Here’s the complete scene transition from the holographic projector activation to the beginning of the Dream Globe illusion (and the true beginning of Rex’s wild adventures).
I’m probably going to keep tweaking this shot for a while but I thought it was at a stage where I could post it. Next week, I’m going to post some video breakdowns and insight on how the whole shot was accomplished.
“Coruscations drift and disolve; the Dream Globe illusion begins.”
Here’s the video of my last completed scene.
As you can see, I’m using the music temp track as a way to time and choreograph the various elements in the scene. I can’t stress enough how important music and sounds are for me when it comes to doing animation. I get a lot of inspiration from it. The trick is to make sure that I select the right musical piece to go with the visual. That’s why I spend hours listening to potential music until I hit one that brings out the imagery of the film in my head. This time, I feel so right about my musical selection that I have gone ahead and bought a license for those pieces just in case I decide to keep them in the final film. We’ll see what happens there.
The next video, shows how I set up the scene in Toon Boom. I’m not going into great detail, but it will give you a good overview of how things are put together. There are so many elements in this scene that it’s quite a headache making sure everything is working in unison, and the only way to make sure is to do a final render, which takes about one hour for this particular scene. One little change and I have to render the whole scene over again. Since I’m never completely happy with my work and keep tinkering with details, that process can be frustrating at times, but at least it’s a lot better than in the old days when a re-shoot would take up an entire day and cost thousands of dollars.
Finally, here below is a screenshot of the node architecture of this scene. Toon Boom is a node-based system where each node represents either an element of the scene or a modificator. The light blue nodes are associated with animation levels, the dark blue with filters and compositing, the light green is for the camera, the white one for output information, and the dark green nodes represent pegs, which I use to create camera moves. Looking at the module library, I can see that I haven’t even scratched the surface of what’s possible with the software but I sure look foward to continue my exploration.
Just a little heads up on where I’m at this week. I’m currently working on the scene where Rex’s bubble land on the Dream Globe Holographic Projector and activates it. The scene is fifteen seconds and will feature a wide range of animation techniques. I finished keying the animation for REX and I’m back in “Inbetweening Hell”, but anticipate being done with that part by Wednesday. Then, I will get to the effects which should be a lot of fun.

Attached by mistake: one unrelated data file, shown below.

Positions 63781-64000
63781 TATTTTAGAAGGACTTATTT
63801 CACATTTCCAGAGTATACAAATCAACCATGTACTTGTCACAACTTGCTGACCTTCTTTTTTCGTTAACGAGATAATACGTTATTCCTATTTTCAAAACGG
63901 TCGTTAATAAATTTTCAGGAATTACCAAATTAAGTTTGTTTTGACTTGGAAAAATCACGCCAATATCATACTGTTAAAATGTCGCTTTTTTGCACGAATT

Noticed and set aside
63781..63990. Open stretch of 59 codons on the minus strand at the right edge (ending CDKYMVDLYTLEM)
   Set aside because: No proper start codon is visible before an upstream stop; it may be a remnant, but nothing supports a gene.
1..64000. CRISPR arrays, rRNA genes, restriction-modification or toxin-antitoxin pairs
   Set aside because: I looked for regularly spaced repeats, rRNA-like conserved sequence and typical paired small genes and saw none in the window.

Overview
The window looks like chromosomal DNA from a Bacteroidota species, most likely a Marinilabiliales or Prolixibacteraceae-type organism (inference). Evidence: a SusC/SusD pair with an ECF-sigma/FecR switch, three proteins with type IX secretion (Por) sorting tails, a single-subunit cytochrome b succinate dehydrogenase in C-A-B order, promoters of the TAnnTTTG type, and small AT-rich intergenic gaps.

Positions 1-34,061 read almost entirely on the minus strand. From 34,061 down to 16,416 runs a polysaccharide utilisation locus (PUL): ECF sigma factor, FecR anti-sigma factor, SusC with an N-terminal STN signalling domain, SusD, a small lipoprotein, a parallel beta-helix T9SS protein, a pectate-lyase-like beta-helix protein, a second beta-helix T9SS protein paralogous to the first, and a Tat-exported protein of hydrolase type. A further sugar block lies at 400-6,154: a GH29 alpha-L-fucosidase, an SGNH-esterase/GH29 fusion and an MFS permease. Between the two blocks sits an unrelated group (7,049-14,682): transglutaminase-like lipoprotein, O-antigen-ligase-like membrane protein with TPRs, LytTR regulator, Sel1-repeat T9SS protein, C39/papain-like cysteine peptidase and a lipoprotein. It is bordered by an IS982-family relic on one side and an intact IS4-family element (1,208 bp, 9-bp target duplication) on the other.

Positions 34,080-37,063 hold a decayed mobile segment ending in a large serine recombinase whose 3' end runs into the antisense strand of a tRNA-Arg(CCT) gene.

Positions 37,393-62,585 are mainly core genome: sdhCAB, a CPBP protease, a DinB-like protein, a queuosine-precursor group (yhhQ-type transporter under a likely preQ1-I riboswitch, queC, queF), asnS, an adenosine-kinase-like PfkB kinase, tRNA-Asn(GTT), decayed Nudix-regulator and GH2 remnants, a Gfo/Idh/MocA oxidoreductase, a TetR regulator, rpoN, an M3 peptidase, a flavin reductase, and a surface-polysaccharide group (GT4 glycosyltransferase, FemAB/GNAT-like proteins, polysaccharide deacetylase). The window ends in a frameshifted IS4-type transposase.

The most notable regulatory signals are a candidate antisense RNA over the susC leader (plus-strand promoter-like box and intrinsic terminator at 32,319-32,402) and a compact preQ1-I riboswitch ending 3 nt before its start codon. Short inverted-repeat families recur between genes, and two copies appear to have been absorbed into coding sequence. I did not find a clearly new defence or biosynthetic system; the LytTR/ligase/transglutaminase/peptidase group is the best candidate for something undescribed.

This week has been a bit difficult as I’ve also been working on a presentation I will be giving in Portland on Saturday. If anyone is in the area, you should come by. Click here for all the details.
Until the next post, I’ll leave you with the graphic novel panels that form the basis of the scene I’m currently doing. The whole thing will be treated as one single continuous shot.
Just completed the sequence where Rex is carried inside the Dream Globe. Have a look!
And here’s a look at the original panels from the graphic novel which were the basis for the sequence.
This sequence uses a mix of animation techniques ranging from hand drawn, puppet tool, warping and matte reveals. My goal with this, was to convey a sense of scale and space. The last scene where Rex enters the inner part of the globe was a particular challenge. I’m sliding various elements against each other to create depth and an illusion of speed. Because everything is eyeballed, I have to keep playing with the ratios until satisfied. This can be quite maddening at times, but when everything starts feeling right, it’s pretty rewarding. It took a lot of effort for that last scene to sing, and it wasn’t until I added the pulsing lights (which were completely inspired by the temp music) that it all came together. This final touch is one of the reason I love working with a temp music track―ideas and ways to improve the scene will come to me from listening to the music. It also provides a rhythm for the cutting and animation beats.
As I was putting that last scene together, one of the thing that bugged me was the fact that the robotic sphere looked quite flat when the camera zoomed in. I didn’t want to build the thing in 3D but I did want to get some three dimensionality as the camera closed in. I raked my brain to find a solution to that problem and was happy to solve it in quite an unorthodox manner. Here’s a little video I made to explain how I went about it.